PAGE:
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Date:         Wed, 2 May 2007 20:04:04 -0700
Reply-To:     David L Cassell <davidlcassell@MSN.COM>
Sender:       "SAS(r) Discussion" <SAS-L@LISTSERV.UGA.EDU>
From:         David L Cassell <davidlcassell@MSN.COM>
Subject:      Re: Sample data set with about five or more predictor and one
              Response variable
In-Reply-To:  <31092076.1178157567814.JavaMail.root@mswamui-blood.atl.sa.earthlink.net>
Content-Type: text/plain; format=flowed

peterflomconsulting@mindspring.com sagely replied: >David L Cassell <davidlcassell@MSN.COM> wrote > > > >Wouldn't it be a lot better to build the data sets yourself? > > > >SAS is an excellent data generation tool, you know. And building the > >data sets yourself ensures that all the features you want will be found >in > >the data, while none of the nightmares you want to avoid will be >present... > >David is, as usual, entirely correct. > >But in some circumstances, it is better to NOT know what features are >there. > >If one wants to practice some actual data analysis, then one might be >better served analyzing a data set where one does NOT know all about the >features. > >Is that point an outlier? hmmmm >Is the distribution normal? Well, it's CLOSE to normal....is it close >enough? > >Why doesn't the model fit? > >etc. > >Not that I am disagreeing with David. It just depends on what the original >poster wanted to do > >Peter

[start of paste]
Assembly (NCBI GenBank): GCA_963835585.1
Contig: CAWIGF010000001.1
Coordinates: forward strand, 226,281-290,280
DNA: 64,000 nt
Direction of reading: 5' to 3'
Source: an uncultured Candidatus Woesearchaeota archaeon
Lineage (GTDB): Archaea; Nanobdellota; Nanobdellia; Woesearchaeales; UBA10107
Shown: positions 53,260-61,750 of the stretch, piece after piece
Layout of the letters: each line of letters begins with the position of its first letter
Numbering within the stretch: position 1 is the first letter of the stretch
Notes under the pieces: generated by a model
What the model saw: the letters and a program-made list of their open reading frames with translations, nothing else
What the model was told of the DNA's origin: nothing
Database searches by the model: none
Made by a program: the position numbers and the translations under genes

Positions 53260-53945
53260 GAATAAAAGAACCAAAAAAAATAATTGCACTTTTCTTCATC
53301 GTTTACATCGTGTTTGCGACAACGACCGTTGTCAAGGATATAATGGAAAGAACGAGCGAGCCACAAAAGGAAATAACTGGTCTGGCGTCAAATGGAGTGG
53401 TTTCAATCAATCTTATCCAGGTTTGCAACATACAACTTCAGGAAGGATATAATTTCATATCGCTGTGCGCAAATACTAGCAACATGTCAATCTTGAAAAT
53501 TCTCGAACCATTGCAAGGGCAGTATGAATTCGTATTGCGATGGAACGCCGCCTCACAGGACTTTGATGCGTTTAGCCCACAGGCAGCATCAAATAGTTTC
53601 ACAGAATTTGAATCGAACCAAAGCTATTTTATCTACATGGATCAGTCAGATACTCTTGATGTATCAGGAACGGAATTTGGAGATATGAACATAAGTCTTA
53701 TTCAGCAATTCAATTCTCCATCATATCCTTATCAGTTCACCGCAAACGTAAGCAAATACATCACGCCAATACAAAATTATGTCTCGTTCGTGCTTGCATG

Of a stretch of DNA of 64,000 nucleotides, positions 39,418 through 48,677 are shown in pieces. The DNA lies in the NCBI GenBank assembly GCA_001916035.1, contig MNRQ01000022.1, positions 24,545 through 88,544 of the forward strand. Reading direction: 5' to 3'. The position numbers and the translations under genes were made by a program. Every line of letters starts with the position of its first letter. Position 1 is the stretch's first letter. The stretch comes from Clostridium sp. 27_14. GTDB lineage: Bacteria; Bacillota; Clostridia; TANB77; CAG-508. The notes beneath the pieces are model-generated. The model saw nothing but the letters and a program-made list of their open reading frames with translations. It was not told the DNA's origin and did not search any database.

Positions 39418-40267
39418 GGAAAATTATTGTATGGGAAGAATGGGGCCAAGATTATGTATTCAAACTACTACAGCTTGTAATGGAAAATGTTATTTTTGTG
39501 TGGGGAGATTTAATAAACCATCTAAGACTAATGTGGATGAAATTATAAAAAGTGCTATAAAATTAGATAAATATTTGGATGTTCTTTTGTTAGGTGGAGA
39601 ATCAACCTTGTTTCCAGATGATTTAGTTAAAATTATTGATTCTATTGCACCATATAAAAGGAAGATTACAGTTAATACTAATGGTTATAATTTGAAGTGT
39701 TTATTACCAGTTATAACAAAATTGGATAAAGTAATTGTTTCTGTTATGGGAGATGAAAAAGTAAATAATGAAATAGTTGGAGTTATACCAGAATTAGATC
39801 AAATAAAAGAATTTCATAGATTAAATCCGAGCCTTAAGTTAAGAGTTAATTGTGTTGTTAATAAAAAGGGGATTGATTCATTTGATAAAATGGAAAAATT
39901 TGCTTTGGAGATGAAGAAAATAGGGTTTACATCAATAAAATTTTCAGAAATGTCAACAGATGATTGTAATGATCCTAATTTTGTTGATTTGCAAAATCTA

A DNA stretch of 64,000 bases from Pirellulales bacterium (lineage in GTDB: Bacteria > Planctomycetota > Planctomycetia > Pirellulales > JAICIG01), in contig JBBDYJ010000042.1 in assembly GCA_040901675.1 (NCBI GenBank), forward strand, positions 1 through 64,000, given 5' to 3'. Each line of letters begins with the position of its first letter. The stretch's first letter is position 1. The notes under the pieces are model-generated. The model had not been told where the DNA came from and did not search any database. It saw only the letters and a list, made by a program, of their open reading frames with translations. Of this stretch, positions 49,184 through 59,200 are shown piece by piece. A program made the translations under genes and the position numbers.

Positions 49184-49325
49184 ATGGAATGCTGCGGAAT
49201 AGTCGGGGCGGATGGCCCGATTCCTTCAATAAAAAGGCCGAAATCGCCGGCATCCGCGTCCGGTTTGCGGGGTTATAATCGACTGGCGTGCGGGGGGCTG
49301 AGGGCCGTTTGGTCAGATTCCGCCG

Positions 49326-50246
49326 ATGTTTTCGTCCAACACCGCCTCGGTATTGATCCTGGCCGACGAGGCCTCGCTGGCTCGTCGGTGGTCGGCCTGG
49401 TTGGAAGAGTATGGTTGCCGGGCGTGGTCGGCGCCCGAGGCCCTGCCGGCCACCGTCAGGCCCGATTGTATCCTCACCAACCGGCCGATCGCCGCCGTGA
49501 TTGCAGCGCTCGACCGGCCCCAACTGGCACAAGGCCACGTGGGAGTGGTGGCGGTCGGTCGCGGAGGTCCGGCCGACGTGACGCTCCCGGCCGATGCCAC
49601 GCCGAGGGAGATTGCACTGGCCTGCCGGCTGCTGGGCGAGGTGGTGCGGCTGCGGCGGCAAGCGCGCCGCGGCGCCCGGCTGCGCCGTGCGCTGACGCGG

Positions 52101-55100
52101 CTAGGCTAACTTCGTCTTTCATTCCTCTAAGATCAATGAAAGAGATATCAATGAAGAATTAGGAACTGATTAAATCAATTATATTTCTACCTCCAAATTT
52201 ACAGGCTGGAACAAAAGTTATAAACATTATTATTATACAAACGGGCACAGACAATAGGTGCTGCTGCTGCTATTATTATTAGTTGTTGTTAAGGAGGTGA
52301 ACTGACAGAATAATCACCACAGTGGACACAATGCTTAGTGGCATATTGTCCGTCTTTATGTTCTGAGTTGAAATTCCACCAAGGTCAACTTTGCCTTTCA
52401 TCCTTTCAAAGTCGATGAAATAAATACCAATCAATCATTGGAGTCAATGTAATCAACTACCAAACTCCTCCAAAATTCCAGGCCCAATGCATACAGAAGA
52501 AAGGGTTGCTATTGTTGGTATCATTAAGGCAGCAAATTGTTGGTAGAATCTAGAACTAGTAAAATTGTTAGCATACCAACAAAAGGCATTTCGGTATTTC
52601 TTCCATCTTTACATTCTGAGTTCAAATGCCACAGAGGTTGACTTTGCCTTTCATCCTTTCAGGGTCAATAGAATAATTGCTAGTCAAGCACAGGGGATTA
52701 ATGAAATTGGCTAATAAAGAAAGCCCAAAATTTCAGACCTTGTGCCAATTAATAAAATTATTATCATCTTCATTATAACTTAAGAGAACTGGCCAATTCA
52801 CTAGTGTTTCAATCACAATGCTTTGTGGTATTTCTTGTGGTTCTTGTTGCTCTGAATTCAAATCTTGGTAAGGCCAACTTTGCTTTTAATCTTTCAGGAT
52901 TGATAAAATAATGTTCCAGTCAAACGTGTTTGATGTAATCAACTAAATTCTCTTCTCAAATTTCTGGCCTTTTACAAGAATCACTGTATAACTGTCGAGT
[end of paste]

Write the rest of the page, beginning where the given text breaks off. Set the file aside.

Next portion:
I take the point of view that a 'weird' value is only an outlier after the subject- matter experts get through examining it and the QC people have checked it out throughly. After all, in lots of data sets it is the outliers which carry the most interesting information, and throwing them out would therefore be bad. Ask any astrophysicist. :-)

David -- David L. Cassell mathematical statistician Design Pathways 3115 NW Norwood Pl. Corvallis OR 97330

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